General consensus is that putting all of your faith in one bolt (of questionable age, installation, and in questionable rock type) is not good. ie, putting all your eggs in one basket. Not that it has never been done in an emergency or when bailing from a route... Trail a second rope tied on the back loop of your harness (don't tie it off to your gear loops).

PS. Yer definitely gonna die! (sorry, couldn't resist)
Ryan Hamilton · · Orem · Joined Aug 2011 · Points: 20
beau Griffith wrote: If there were a single-pitch sport climb that was (let's say) 40 meters high, and there were no intermediate double-bolts to set up an intermediate rapp station, what is the general consensus on rapping off of a single bolt?
What you are describing is something I've never seen. Like the person above said, there are a very small number of routes put up that require an 80 meter rope. It's just not something you need to worry about. Pay attention to descriptions in guide books and MP about rope length needed to descend or walk off option, which is pretty common.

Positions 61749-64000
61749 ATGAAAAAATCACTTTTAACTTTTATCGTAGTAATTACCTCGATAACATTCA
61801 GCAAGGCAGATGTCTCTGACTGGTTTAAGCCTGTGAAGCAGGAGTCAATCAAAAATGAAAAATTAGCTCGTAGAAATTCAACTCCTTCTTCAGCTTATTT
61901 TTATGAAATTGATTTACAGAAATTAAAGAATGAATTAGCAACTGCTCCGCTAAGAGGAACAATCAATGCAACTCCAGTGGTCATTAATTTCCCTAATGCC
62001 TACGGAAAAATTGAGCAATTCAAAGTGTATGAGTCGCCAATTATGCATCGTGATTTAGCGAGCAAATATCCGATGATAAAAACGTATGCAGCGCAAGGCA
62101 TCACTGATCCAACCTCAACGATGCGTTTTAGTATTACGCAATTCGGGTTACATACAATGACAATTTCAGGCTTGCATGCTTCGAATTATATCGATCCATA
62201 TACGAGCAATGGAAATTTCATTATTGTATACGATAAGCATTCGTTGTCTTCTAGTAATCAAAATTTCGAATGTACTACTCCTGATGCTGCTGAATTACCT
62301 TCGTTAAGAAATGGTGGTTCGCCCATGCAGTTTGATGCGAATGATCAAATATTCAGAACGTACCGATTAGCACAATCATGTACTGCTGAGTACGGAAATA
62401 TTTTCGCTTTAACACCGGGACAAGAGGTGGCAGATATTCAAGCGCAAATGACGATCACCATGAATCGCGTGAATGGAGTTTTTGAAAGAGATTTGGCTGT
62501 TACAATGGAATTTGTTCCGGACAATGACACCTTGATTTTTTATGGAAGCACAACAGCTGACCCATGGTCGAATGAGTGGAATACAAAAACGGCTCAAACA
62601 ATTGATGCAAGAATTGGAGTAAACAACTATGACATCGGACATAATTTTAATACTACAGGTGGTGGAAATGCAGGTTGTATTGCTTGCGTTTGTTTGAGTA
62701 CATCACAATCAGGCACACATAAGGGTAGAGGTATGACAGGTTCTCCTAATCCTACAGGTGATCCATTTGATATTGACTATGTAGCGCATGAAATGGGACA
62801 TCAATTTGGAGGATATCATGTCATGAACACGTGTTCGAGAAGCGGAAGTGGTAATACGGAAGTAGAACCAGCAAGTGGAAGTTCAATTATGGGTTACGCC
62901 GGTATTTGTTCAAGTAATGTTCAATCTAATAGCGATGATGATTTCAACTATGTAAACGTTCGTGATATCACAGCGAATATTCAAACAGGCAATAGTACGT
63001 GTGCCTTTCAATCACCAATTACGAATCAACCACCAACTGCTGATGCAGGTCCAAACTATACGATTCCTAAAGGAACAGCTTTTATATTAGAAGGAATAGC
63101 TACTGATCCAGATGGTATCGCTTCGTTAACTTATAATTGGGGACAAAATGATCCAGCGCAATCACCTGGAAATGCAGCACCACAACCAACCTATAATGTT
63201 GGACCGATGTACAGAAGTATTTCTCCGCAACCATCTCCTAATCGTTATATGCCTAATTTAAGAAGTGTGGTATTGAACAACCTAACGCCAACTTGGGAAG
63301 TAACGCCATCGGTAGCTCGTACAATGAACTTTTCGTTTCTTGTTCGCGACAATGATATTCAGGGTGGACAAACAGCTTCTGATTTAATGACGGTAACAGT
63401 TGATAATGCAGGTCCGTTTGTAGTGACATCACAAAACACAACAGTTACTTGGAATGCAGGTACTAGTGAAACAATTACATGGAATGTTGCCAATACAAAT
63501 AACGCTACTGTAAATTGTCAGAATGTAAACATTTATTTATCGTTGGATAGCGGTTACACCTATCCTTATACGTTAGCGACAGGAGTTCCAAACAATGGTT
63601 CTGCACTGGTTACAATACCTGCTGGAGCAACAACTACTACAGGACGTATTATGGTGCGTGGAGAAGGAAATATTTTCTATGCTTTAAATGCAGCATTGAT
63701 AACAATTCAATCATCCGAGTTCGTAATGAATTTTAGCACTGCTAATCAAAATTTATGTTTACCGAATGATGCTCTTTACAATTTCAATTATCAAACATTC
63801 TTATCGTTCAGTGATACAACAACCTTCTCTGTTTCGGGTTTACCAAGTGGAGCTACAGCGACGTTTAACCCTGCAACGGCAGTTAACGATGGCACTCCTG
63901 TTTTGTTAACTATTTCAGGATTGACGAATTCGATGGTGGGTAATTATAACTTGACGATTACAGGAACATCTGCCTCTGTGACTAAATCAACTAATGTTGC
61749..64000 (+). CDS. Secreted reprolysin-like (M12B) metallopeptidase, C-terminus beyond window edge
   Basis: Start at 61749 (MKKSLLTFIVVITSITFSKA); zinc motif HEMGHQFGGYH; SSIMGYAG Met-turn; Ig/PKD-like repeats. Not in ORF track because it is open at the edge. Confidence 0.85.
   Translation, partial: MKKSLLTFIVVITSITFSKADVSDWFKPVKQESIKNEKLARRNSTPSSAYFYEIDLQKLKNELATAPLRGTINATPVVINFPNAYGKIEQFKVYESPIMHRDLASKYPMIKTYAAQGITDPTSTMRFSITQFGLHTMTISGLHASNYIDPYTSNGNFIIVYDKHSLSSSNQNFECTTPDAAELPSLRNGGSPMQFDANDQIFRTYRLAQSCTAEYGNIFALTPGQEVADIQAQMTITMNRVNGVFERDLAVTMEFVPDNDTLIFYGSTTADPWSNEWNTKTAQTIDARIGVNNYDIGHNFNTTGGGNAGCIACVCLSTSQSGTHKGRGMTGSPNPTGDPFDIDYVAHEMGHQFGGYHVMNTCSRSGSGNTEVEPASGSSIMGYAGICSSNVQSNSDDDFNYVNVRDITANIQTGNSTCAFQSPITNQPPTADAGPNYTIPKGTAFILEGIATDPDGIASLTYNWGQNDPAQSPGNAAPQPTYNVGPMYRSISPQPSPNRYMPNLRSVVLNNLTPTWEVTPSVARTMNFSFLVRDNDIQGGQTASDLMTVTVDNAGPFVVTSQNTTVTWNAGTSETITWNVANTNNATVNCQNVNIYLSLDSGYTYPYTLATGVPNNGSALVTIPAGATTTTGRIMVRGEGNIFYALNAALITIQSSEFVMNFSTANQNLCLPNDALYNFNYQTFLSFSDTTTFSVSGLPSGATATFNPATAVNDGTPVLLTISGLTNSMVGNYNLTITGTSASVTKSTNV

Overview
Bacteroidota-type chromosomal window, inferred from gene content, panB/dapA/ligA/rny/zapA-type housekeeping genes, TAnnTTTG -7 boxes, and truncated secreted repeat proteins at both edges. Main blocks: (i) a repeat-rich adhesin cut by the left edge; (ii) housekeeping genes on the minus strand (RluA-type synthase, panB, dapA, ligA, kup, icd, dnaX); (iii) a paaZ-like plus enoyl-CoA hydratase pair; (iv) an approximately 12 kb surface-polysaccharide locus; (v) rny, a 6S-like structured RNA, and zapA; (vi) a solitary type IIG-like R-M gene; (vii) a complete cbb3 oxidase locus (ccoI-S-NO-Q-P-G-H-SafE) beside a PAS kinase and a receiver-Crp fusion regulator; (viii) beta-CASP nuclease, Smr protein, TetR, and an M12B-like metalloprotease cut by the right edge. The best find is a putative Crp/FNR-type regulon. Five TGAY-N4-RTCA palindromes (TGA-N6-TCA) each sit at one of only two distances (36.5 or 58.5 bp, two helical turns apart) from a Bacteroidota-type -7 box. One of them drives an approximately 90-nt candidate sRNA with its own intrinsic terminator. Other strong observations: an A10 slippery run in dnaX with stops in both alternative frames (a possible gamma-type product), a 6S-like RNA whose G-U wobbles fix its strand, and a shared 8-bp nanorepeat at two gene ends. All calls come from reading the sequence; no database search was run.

Dylan B. · · Unknown Hometown · Joined Mar 2006 · Points: 938
beau Griffith wrote: If there were a single-pitch sport climb that was (let's say) 40 meters high, and there were no intermediate double-bolts to set up an intermediate rapp station, what is the general consensus on rapping off of a single bolt?